Code Camp Success Leads To Tennessee Code Academy Expansion

Friday, November 8, 2013

Tennessee Code Academy hosted its first two code camps this month in Cookeville and Chattanooga. The camp focused on teaching 12 to 18 year olds the basics of computer programming, specifically HTML and PHP. Each student was tasked with developing a website, complete with forms and databases on the back-end. 

Elton Cranfill, curriculum architect, was pleased with the two weeks. He said: “Our team had the opportunity to meet and share our passion for code and programming with some great young minds and I’m pleased to have been able to work with Sammy and the TN Code Academy Code Camps this year.”  Mr. Cranfill, partner at Ciphertek, developed the curriculum while Brett Farris taught and conducted the two camps. 

Since hosting the camps in these locations, TN Code Academy has been contacted by numerous communities about hosting a camp in their region. STEMSpark, the East Tennessee STEM (science, technology, engineering and mathematics) education hub, is already working with TN Code Academy to host two camps in the Knoxville region in March. 

“I have fielded numerous calls about future partnerships throughout the state, and even outside the state,” said Sammy Lowdermilk, director of communications and technology at Biz Foundry, which produces the code camps. “We are excited about the potential of creating a talent pool of students that will enhance the workforce here in Tennessee. We cannot thank Ciphertek, Nimbus Group, WTCI, Infosystems and Launch Tennessee enough for their great support.”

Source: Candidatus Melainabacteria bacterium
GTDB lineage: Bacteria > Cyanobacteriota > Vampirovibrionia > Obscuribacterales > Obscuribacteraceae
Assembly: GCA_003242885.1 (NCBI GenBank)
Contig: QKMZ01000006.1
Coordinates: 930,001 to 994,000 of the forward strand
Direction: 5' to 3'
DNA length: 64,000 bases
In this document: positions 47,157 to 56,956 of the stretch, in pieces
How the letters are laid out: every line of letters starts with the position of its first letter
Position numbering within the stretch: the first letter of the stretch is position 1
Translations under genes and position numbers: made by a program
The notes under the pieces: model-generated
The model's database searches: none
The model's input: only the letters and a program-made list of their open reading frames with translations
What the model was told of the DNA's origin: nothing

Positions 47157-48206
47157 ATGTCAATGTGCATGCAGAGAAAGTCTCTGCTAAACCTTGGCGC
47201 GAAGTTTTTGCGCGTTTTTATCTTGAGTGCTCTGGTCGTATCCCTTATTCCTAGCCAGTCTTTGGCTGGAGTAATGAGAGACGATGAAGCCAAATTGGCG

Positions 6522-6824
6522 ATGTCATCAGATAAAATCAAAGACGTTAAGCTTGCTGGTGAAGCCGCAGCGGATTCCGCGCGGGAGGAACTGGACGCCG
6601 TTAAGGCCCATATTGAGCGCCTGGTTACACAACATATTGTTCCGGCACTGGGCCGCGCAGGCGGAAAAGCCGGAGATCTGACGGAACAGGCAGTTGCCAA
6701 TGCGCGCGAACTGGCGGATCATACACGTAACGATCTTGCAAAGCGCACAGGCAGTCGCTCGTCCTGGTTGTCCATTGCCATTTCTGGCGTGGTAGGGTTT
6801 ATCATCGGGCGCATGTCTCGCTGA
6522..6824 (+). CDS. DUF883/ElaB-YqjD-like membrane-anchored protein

The two weeks also featured guest speakers and tours of local businesses and facilities. Luke McCampbell of MagiQuest spoke to both groups about developing games and the opportunities for programmers. Daniel Ryan, lead web developer for Obama for America, spoke to the Chattanooga camp about his experiences on a presidential campaign as well as being the residential technologist for GigTank, a Launch Tennessee accelerator program in Chattanooga. The students in Chattanooga also were able to tour the Electric Power Board’s  data center at the end of the week. WTCI, the Chattanooga PBS affiliate, hosted the camp and has already requested another camp during spring break (April 14-18, 2014). 

Paul Grove, CEO of WTCI was pleased with the partnership, “WTCI’s mission is to engage, educate and inspire a lifetime of learning and exploration.  The students who participated in the TN Code Academy explored HTML, PHP, app development, and more during the fall break camp in the WTCI media lab and their enthusiasm for learning made us all proud.”



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